The Morning Report
Get the news and information you need to take on the day.
When you take into account how much it costs to live in San Diego and how much government support goes to low-income households, any household pulling in under $31,307 a year is living in poverty.
And that means 22.7 percent of San Diego County households are there, nearly one in four.
• In related news, NBC reports that San Diego has been ranked among the least affordable housing markets.
• U-T San Diego editorial writer Chris Reed has been pushing journalists to consider the state’s poverty rates when talking about its supposed economic recovery. Here he was writing in CalWatchdog.com.
Affordable Housing Fee Debate Peaking
You’ve hopefully seen all the work we’ve been doing on the affordable housing fee, a sharp increase to which the City Council is considering very soon. Here’s Andrew Keatts’ explanation of how it’s assessed (put your big brain on) and here’s the study behind it all.
It became a hot question in the mayoral race.
Friday, the city’s independent budget analyst Andrea Tevlin threw some water on the proposed hike. In a new report, she called the increase excessive, wants to phase it in and exempt industrial properties.
Also, the U-T has posted dueling op-eds from business leaders and interim Mayor Todd Gloria.
The U-T Will Own the La Jolla Light (and More)
The U-T San Diego has purchased Mainstreet Communications and its portfolio of community newspapers, including the La Jolla Light. The U-T report says that the paper will continue operating the eight community newspapers.
After the U-T bought the North County Times, that paper ended up dissolving as a standalone outlet.
The papers included in the deal are: the La Jolla Light, Del Mar Times and Poway News Chieftan, the Rancho Bernardo & 4S Ranch News Journal, the Solana Beach Sun, the Carmel Valley News, the Rancho Santa Fe Review and the Ramona Sentinel.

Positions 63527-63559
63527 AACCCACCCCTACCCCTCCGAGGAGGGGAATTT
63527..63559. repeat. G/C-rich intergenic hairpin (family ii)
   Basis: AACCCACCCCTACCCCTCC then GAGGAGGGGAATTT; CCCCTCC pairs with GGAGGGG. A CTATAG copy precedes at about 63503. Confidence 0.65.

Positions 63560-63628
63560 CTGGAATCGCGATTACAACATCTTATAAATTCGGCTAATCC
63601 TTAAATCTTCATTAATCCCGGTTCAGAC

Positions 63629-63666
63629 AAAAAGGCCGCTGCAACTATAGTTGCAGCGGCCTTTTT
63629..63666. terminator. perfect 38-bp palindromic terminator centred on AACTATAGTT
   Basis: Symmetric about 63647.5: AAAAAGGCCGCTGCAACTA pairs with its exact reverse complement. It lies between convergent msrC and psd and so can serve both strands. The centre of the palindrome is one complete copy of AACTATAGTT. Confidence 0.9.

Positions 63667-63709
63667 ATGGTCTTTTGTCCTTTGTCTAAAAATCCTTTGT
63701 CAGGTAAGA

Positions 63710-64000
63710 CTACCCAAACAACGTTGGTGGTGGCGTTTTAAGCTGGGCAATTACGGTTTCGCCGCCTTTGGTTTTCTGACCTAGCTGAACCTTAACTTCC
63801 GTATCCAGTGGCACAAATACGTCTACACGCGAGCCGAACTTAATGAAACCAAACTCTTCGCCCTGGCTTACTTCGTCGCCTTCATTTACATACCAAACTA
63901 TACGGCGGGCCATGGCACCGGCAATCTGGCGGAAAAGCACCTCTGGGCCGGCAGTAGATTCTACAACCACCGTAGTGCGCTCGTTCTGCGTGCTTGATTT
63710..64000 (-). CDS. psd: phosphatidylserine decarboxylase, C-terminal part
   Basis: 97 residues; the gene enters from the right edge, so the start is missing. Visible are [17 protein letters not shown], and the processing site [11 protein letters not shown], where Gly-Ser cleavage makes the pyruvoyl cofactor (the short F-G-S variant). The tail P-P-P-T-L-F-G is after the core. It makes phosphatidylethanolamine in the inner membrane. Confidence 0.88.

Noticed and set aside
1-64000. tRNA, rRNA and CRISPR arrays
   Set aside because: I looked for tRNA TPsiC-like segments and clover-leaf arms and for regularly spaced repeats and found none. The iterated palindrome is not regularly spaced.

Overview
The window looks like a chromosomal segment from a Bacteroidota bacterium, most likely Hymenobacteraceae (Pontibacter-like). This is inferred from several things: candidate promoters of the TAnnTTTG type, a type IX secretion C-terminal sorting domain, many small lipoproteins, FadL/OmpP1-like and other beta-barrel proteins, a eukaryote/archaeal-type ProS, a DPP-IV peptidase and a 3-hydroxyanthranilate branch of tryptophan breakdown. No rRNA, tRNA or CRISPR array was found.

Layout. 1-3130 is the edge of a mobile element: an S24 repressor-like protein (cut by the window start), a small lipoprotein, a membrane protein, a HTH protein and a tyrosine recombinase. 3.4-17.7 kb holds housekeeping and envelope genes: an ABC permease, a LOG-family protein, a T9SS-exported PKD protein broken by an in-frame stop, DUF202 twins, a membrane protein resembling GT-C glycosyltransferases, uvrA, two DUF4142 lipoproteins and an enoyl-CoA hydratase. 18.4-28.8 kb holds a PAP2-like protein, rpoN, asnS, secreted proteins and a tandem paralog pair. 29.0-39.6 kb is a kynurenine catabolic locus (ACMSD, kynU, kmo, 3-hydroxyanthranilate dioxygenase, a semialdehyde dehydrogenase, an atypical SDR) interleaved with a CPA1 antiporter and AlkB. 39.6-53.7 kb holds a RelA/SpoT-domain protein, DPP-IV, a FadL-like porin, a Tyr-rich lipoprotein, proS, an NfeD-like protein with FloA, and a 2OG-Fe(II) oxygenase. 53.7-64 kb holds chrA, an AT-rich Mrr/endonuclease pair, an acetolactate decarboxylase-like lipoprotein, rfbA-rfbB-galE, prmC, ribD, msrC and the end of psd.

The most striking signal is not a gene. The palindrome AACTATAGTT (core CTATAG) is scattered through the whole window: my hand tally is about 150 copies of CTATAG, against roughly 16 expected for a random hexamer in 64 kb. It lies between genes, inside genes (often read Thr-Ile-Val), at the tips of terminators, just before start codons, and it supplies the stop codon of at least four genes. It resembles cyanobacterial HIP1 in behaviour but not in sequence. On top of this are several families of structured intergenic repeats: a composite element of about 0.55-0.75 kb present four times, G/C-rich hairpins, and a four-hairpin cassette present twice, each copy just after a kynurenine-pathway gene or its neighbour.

Here’s why sports writer John Gennaro thinks you should root for the Los Angeles Clippers and here’s everything else he thinks you should care about in sports this week.
• The city of San Diego did not make the list of the top three most walkable cities in the region.
• Xconomy reports that Qualcomm may establish a new robotics institute at UC San Diego.
• A county supervisor is warning San Diegans to never walk by parked vans after he was threatened by a fork and then knife-wielding unstable individual who has been arrested. (Fox 5) Also, beware of unstable individuals waving knives around threateningly.
• Mexican lawmakers approved a bill that increases sales taxes in Baja border regions by 45 percent, no longer giving these areas a break based on fears shoppers will cross over and spend their money in the United States. This has provoked a meek secessionist movement.
• Two teachers were suspended without pay for two days for dressing up as Jamaican bobsledders and painting their faces brown for Halloween. NBC and L.A. Times.
Mayor of Commentary City
We’ve had some great commentary from readers this week.
• Former Mayor Jerry Sanders famously did not like email or computers in general. But entrepreneur and software man Benjamin Katz says the next mayor should be technologically literate. He says the mayor should know the difference between agile and waterfall development models. Do you know the difference? Read, it’s great.
• Here’s everything you should care about in the mayor’s race for the week.
• Kelly Abbott says the mortgage is too damn high in San Diego. It’s time for a big solution.
• Assemblywoman Toni Atkins wrote that David Alvarez should be mayor. And businessman Yehudi Gaffen, or Gaf, explained why he quit the Lincoln Club.
What We Learned This Week
• Civic San Diego, the tadpole that survived the evisceration of the frogs of redevelopment (it’s been a long week), is trying to survive and thinks it has found a way in micro-planning efforts that will spur development and make building things easier to do.
• New schools superintendent Cindy Marten gave a state of the district speech with lots of props and lots of hope but little in the way of details.
• Here’s a look into the turnover Marten has overseen in the district’s top leadership.
• The city will stick with its outsourcing of ambulance services, to the chagrin of some City Council members and the firefighters union.
• Nathan Fletcher told people that he didn’t know what else could be done to city employees to control the city’s pension problem, after all, today they have 401(k)s and no social security. That’s not true.
Quote of the Week
“The end result was a reactive organization lacking proper oversight to ensure that taxpayer dollars were being appropriately and effectively managed.”
— Scott Chadwick, city of San Diego’s new COO on the city’s reduction of senior management positions in 2009